As the national reckoning with historic, systemic racism continues to unfold, a local community history project long in the making is poised to shine a light on the rich heritage of African Americans right here in our own backyard.
“African Americans in Erie: A Trail of Shared Heritage, will publicly commemorate the culturally rich, historically courageous, and socially dynamic history of African Americans in Erie County—a history deeply entwined with this region’s overall development,” said Mercyhurst University History Professor Chris Magoc, whose collaboration with community partners has brought the project to fruition. “These are stories of daring heroism, pioneering innovation, of generational perseverance in the face of impossibly difficult odds – in short, great American stories.”
The centerpiece of A Shared Heritage is a walking and driving tour of 29 significant sites of African American history encompassing the entire county—from the Bladen Road area in Millcreek, a landscape reflecting the presence of slavery in the region, to multiple locations representing the storied history of the Underground Railroad, to sites embodying the modern era and the ongoing struggle for civil rights.
Visitors to the project’s website (https://www.sharedheritage.org/) will find the beautifully illustrated guide to the sites, along with other features: a concise narrative history and timeline of African American history in Erie, brief profiles of dozens of African American “pioneers, community builders, and freedom fighters” who have contributed to the greater Erie region, and interviews with five history-making figures of Erie’s recent past: Celestine Davis, Johnny Johnson, Gary Horton, Rubye Jenkins-Husband, and Marcus Atkinson. Recorded through the generous support of WQLN Media, the interviews are excerpted on Shared Heritage and available in full on YouTube. The broad geographic distribution of the 29 historic buildings and landscapes—reaching from Girard in the west through a cluster of historic buildings in Erie all the way to Wesleyville and Harborcreek—is further reflected in the support provided by Erie Yesterday, a regional consortium of museums and heritage organizations in Erie County.
A Shared Heritage is the culmination of a project that began in 2012, when the Edinboro Area Historical Society received a grant from the Pennsylvania Historical and Museum Commission to both develop an exhibit honoring the legacy of local civil rights champions Leroy and Beatrice Smith, and to begin development of a countywide tour of African American history. Drawing on the research of African American historian and educator Johnny Johnson, as well as Journey from Jerusalem—a 1996 publication of the Erie County Historical Society authored by Sarah Thompson and Karen James—Mercyhurst public history major Adriana Houseman drafted the original tour of 22 sites, as her senior project. “It was outstanding work by an undergraduate student,” noted Magoc, her advisor, “but it was intended essentially as a draft.”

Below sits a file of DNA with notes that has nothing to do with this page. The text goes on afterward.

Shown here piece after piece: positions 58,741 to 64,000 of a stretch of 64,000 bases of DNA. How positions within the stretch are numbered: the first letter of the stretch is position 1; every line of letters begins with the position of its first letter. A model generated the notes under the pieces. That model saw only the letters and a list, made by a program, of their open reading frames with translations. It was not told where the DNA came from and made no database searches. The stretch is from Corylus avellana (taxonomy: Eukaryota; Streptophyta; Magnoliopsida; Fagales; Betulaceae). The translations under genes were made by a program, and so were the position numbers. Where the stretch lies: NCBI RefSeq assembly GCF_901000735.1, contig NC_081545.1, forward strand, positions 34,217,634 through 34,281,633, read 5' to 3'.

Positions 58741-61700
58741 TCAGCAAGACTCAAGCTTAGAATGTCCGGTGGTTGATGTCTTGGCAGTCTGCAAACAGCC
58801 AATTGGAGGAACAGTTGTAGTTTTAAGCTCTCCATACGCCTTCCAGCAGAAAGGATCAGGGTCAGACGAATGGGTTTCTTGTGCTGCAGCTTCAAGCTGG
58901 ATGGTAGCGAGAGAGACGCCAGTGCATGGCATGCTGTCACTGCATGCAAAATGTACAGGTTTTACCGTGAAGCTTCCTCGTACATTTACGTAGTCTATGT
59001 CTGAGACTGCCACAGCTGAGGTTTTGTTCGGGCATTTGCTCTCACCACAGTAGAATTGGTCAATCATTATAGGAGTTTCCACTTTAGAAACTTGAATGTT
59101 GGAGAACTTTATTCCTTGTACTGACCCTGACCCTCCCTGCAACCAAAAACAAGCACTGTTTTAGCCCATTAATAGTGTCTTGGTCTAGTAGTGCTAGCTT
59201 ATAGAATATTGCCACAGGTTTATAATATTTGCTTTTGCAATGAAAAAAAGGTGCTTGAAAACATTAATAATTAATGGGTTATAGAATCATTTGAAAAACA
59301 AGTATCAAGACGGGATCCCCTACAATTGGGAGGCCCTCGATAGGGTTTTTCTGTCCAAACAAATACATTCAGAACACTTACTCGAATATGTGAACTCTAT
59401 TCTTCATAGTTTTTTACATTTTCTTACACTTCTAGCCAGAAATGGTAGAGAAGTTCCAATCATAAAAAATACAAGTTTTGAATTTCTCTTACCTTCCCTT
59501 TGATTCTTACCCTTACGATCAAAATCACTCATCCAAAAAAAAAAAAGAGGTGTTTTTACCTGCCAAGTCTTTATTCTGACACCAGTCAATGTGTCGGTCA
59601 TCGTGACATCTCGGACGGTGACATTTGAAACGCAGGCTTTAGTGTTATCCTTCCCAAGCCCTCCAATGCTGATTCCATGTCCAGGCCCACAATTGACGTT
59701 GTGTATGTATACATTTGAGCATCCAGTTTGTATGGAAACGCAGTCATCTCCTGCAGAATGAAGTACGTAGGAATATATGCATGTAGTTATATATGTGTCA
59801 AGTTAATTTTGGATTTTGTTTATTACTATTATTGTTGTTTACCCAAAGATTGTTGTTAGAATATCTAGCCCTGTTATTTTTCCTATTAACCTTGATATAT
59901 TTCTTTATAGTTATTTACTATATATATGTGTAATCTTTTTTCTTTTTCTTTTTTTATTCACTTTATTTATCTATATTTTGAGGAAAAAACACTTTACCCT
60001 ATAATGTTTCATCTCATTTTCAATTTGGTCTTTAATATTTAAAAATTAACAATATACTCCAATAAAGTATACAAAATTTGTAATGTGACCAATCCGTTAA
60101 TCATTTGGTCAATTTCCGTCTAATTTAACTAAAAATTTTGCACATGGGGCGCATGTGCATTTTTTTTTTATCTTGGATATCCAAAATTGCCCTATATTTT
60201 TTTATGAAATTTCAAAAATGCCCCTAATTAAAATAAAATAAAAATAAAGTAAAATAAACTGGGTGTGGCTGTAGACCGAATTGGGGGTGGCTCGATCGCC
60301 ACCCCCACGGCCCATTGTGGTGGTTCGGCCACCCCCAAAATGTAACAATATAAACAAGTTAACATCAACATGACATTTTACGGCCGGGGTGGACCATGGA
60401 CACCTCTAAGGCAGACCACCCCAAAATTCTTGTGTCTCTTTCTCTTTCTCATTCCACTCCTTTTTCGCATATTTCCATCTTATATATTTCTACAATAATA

With no funds to further develop and publish the work, the tour languished until 2017, when local historian Melinda Meyer connected Magoc with Johnny Johnson and Sarah Thompson. Magoc then secured a $3,000 grant from Erie Arts & Culture, allowing the foursome over the past three years to fully realize the project.
Two Mercyhurst seniors in 2019-20 “really helped get this project across the finish line,” according to Magoc. Public history and anthropology major Hannah Pfeifer conducted additional research, helped curate the interviews and photographs, and edited copy for the tour map and companion website. Pfeifer earned the Bishop’s Award for Academic Excellence in Mercyhurst’s Class of 2020, and was the first student to earn a Roy and Rosanna Strausbaugh Fellowship, which supports student research and production of public history projects. The Fellowship award also supported the stellar work of graphic design major Samantha Sherwood, who developed the website, making the tour and its supplemental educational resources digitally accessible.
Following the August 17 public launch of “A Shared Heritage,”the team will begin disseminating many of the 15,000 copies of the brochure (beautifully designed and printed by Printing Concepts), while also looking to extend the educational reach of the project into the schools, community agencies, and other public venues.
The long journey to complete the project may have been fortuitous, Magoc notes. “What a moment to be bringing this history more fully into our region’s public consciousness, with interest heightened in historic racial injustice and the struggle for full citizenship for all Americans,” he said. “We’re confident A Shared Heritage will not only be well received, but help inspire ongoing research into a history still unfolding—and ideally, advance the broader goals of a more just society.”